Prevocational Education in the Public Schools

Cover of book Prevocational Education in the Public Schools
Categories: Nonfiction

Purchase of this book includes free trial access to www.million-books.com where you can read more than a million books for free. This is an OCR edition with typos. Excerpt from book: CHAPTER II PREVOC

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ATIONAL EDUCATION A NATURAL DEVELOPMENT OF THE SCHOOL SYSTEM In view of the fact that the vocational education movement is but a phase of the progress of the nation toward universal education, it is important to consider certain recurrent questions relating to education in general, questions which never have been, perhaps never can be, permanently answered. Due consideration of these questions is indispensable to a comprehension of the real significance of the development of vocational and prevocational work in the history of American education. -- The more important and pertinent of these recurrent questions are: To whom shall education be given? Who shall give the education? Why shall it be given? Of what shall it consist? One who thinks deeply regarding these questions will be convinced that the subject is a complicated one. Little by little it will appear that there are two conflicting points of view. The first is that the individual is to be educated for his own benefit; the second, that he is to be educated for the benefit of society. Comenius was perhaps the first of modern educators to state, as he did, about 1630, the principle of parental responsibility for the education of the child. It would seem natural that education resulting from such responsibility would have in mind chiefly the well-beingof the individual. It might, and under some conditions actually does, so equip the individual that he can get more than his share of the good things of life. But another principle has been advanced, namely, the responsibility of the State. The State is held somewhat responsible both for furnishing the education and for requiring the individual to submit himself to the process of being educated. Another fact must be noted at this point. There ...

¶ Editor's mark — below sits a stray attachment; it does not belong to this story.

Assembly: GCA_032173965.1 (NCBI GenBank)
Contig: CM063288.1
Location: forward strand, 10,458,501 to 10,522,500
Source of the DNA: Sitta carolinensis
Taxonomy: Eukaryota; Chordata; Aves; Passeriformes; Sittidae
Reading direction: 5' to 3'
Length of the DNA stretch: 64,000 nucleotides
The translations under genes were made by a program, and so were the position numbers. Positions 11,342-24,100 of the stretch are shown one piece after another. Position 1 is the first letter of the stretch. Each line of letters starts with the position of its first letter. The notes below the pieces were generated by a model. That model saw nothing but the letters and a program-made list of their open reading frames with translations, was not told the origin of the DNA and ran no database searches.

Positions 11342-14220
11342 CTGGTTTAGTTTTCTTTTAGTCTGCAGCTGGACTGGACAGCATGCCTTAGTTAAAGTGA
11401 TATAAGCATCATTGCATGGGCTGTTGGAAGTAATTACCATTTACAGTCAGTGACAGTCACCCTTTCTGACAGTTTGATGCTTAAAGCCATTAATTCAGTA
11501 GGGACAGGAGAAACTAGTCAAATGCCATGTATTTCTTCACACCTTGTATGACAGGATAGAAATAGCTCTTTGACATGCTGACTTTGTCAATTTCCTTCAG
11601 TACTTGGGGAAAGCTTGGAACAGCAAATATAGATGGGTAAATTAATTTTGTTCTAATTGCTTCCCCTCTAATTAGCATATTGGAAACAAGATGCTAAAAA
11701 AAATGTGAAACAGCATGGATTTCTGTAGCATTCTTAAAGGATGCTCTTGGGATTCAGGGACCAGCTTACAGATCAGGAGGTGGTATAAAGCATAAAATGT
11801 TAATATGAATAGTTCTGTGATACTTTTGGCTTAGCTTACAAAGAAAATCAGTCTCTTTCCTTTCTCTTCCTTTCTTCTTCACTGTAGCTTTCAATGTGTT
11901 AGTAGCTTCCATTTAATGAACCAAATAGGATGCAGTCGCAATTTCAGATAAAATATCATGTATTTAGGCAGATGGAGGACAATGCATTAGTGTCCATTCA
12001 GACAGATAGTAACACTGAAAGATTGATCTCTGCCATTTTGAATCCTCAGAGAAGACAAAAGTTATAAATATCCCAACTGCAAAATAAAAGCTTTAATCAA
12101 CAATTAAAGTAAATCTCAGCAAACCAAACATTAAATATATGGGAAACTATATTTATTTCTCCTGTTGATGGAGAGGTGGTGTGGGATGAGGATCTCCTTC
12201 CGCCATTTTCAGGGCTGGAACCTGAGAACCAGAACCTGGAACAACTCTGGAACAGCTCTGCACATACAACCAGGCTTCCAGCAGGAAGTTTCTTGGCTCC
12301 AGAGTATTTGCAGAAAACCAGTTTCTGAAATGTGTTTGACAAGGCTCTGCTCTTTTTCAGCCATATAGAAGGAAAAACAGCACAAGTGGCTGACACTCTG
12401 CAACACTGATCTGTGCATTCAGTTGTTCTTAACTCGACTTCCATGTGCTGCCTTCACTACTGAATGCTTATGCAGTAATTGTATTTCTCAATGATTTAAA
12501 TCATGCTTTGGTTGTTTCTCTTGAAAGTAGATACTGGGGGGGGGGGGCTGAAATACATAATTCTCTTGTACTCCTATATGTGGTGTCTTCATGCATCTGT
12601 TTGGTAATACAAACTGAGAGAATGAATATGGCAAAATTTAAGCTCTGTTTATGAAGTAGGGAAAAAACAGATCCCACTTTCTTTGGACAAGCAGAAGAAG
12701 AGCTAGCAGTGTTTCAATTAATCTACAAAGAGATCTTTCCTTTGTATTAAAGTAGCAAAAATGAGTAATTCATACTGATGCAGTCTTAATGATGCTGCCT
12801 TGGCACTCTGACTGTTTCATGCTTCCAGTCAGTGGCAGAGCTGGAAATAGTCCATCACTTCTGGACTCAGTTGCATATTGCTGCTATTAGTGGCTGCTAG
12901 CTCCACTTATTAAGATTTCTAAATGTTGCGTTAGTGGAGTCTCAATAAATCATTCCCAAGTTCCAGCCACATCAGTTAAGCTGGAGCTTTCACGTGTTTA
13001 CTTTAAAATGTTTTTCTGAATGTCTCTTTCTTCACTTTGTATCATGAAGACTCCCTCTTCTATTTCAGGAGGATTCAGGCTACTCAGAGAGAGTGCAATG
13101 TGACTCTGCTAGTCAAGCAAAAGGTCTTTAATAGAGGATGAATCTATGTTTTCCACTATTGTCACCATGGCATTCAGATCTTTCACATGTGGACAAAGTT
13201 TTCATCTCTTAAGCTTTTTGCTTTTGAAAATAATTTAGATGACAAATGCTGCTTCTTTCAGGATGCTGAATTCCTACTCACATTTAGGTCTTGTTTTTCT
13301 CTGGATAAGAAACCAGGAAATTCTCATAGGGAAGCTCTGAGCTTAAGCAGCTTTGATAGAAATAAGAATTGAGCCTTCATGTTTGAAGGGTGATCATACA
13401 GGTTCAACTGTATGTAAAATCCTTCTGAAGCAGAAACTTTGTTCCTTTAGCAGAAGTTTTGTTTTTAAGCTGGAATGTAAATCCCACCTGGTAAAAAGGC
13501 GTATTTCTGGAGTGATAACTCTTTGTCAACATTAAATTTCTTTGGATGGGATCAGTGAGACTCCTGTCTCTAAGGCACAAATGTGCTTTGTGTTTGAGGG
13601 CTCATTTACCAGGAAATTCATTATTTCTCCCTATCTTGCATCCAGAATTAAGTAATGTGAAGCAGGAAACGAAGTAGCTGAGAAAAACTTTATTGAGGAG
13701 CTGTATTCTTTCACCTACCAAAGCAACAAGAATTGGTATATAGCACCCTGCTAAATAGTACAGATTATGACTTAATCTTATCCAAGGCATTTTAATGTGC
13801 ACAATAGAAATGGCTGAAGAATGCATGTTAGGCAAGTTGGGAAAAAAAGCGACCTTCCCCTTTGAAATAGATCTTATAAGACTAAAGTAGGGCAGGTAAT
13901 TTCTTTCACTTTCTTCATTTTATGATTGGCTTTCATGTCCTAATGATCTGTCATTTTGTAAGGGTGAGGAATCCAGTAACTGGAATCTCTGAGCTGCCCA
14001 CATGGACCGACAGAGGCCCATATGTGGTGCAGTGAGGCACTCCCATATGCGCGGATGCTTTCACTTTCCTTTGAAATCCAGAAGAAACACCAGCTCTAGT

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Prevocational Education in the Public Schools
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